Throwing caution and extensive preproduction planning to the wind, Director Michael Parks Randa and his bare bones crew headed out with a sense of reckless adventure and a pair of wolf-masked, skateboard-toting teenagers, to hunt for the right images for Delta Spirit frontman Matthew Logan Vasquez’s solo track Fires Down In Mexico. In keeping with the project’s guerrilla nature, what follows is Michael’s unmediated reflections on the freedoms to be found in planning to have no plan.

When I wrote the concept for Fires Down in Mexico, I knew I wanted to approach the production as an experiment in spontaneity. With a loose concept centered around two wolf-masked, skateboard-toting teenagers on the 4th of July, I decided to root the process in discovery during production rather than over-preparation in pre-production. I threw my hands up and decided there would be n​o shot list, no location scouts, no rehearsals, and no permission to do anything that I envisioned in our 48 hour production window.

I threw my hands up and decided there would be n​o shot list, no location scouts, no rehearsals, and no permission to do anything.

The plan of action was to assemble a skeleton crew in Brooklyn, head south to an unfamiliar town in New Jersey, steal as many shots on the fly in as many locations as we could, and construct the jigsaw in post. With a mood board in my head informed by the tone of the song, lyrics, and characters I created, we hit the ground running, chased inspiration as it came, ever in search of the strange.

Bare-boned with just a Red-Scarlet, Zeiss Contax lenses, and a minimal lighting rig, we drove around rather aimlessly and let the locations and residents reveal themselves naturally. We welcomed blacked-out attendees at the motel pool ​to co-star (they probably won’t remember being in this)​, staged fights on a farm (the cops inevitably showed up) ​and were welcomed with open arms by the enigmatic, endearing carnies of the State Fair.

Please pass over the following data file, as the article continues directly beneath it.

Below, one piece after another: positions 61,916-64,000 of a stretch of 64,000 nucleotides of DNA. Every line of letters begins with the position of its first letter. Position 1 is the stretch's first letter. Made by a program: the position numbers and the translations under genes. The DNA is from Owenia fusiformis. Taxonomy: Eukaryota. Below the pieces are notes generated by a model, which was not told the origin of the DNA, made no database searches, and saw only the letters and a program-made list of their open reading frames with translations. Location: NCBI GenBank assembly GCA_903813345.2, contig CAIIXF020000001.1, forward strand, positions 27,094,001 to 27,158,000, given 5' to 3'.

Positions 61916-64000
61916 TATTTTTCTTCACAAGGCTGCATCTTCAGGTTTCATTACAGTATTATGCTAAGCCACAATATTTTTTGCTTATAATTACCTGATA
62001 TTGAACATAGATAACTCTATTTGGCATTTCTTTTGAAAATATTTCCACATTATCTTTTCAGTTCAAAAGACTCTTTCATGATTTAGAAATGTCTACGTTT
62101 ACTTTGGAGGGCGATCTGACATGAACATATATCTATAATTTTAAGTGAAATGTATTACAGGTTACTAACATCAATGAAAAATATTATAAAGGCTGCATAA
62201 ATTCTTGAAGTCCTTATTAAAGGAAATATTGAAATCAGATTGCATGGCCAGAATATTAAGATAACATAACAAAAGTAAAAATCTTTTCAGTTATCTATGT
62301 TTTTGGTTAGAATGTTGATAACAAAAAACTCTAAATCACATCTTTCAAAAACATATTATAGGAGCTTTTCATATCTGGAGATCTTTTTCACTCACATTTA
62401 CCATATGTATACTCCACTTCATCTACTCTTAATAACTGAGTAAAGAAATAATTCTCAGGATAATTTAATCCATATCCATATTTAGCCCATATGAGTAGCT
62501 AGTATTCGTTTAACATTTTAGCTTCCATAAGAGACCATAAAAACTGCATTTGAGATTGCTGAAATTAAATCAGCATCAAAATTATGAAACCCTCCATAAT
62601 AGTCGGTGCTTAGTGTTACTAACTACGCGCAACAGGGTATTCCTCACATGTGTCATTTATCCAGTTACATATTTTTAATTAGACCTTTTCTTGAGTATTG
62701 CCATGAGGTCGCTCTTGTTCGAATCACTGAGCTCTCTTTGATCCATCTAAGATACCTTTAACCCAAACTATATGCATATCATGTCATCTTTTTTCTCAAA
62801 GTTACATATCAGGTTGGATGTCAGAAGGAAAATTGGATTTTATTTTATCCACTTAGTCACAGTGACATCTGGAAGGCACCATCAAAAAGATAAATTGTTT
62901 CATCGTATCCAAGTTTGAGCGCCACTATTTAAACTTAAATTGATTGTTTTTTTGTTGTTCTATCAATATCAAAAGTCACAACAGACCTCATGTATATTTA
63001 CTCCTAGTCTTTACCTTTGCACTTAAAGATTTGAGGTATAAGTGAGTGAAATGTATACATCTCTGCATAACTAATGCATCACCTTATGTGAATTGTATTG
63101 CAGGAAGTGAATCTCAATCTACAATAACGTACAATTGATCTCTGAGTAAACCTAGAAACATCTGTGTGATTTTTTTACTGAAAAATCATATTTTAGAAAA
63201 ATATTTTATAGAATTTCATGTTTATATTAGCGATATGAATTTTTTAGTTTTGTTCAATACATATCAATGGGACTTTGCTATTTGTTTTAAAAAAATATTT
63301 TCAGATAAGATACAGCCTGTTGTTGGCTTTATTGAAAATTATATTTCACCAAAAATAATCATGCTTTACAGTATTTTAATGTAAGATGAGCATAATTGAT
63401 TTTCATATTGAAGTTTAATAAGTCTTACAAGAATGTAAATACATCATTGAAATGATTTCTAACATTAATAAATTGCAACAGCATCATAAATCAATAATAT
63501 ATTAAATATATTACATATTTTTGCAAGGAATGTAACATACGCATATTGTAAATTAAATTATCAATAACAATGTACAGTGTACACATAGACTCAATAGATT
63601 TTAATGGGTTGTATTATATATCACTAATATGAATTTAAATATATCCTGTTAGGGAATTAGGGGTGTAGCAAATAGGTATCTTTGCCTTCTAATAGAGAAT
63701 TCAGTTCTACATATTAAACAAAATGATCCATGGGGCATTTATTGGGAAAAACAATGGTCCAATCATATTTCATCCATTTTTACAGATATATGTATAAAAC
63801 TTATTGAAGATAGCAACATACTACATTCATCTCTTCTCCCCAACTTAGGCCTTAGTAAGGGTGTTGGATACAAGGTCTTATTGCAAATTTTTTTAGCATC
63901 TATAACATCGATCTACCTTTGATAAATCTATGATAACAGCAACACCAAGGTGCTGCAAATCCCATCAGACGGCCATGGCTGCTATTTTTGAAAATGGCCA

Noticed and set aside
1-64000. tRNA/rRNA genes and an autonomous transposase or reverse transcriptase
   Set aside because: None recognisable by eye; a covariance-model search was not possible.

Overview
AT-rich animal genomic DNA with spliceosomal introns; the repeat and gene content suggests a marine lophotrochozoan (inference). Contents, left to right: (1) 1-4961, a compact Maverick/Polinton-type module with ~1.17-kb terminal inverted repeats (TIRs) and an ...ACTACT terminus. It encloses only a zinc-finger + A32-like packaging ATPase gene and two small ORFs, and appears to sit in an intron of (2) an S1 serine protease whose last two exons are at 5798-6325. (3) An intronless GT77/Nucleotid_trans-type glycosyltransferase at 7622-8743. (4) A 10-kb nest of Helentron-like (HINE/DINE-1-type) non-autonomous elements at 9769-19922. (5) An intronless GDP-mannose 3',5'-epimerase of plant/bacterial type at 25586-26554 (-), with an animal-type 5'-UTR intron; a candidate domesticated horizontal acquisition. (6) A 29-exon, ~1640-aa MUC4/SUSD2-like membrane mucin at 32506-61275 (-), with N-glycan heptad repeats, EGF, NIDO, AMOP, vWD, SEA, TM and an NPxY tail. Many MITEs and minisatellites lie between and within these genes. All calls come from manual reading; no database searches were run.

A far cry from my general practice, deciding on a run and gun structure was anxiety-inducing. Without a proper shot list how can you ever know that you’ve shot enough? What if it doesn’t flow the way you think it will in post? What if this was actually a really shitty approach? The devil was firmly planted on my shoulder.

As it turned out, all those fears were put to rest immediately once we started to film. We quickly found the tone in the characters, luck in the locations, and the charm in the chase. It was an ‘anything goes’ approach; no idea too large or impractical. What did we have to lose? When things didn’t work we moved on, and when they did we pushed them to their limits. 48 hours of creative exploration later, I left New Jersey feeling renewed, free from the shackles of my own common practices.

As a director who always edits his own music videos, this was a dream to sit down and create. I was giddy. Surprisingly, the only drawback was that we shot too much! It was tough to leave some really deserving footage on the cutting room floor, but I can say with certainty that the final product is my proudest edit. I love the flow and pacing of it and I’ve been encouraged by its reception.

It felt like we were levitating – I’ll forever chase that feeling.

Fires Down In Mexico was one of those ethereal productions where you’d stop to pinch yourself if you weren’t too busy chasing the magic. It felt like we were levitating – I’ll forever chase that feeling. Lucky for me, I think I have a better idea now, more than ever, where I might find it.

Special thanks to Matthew Logan Vasquez​, Matthew Canada, Jake Sharpless, Paris Peterson, Andrew Dell Isolla, Rob Bessette, and the unexpected magic of Bordentown, New Jersey.

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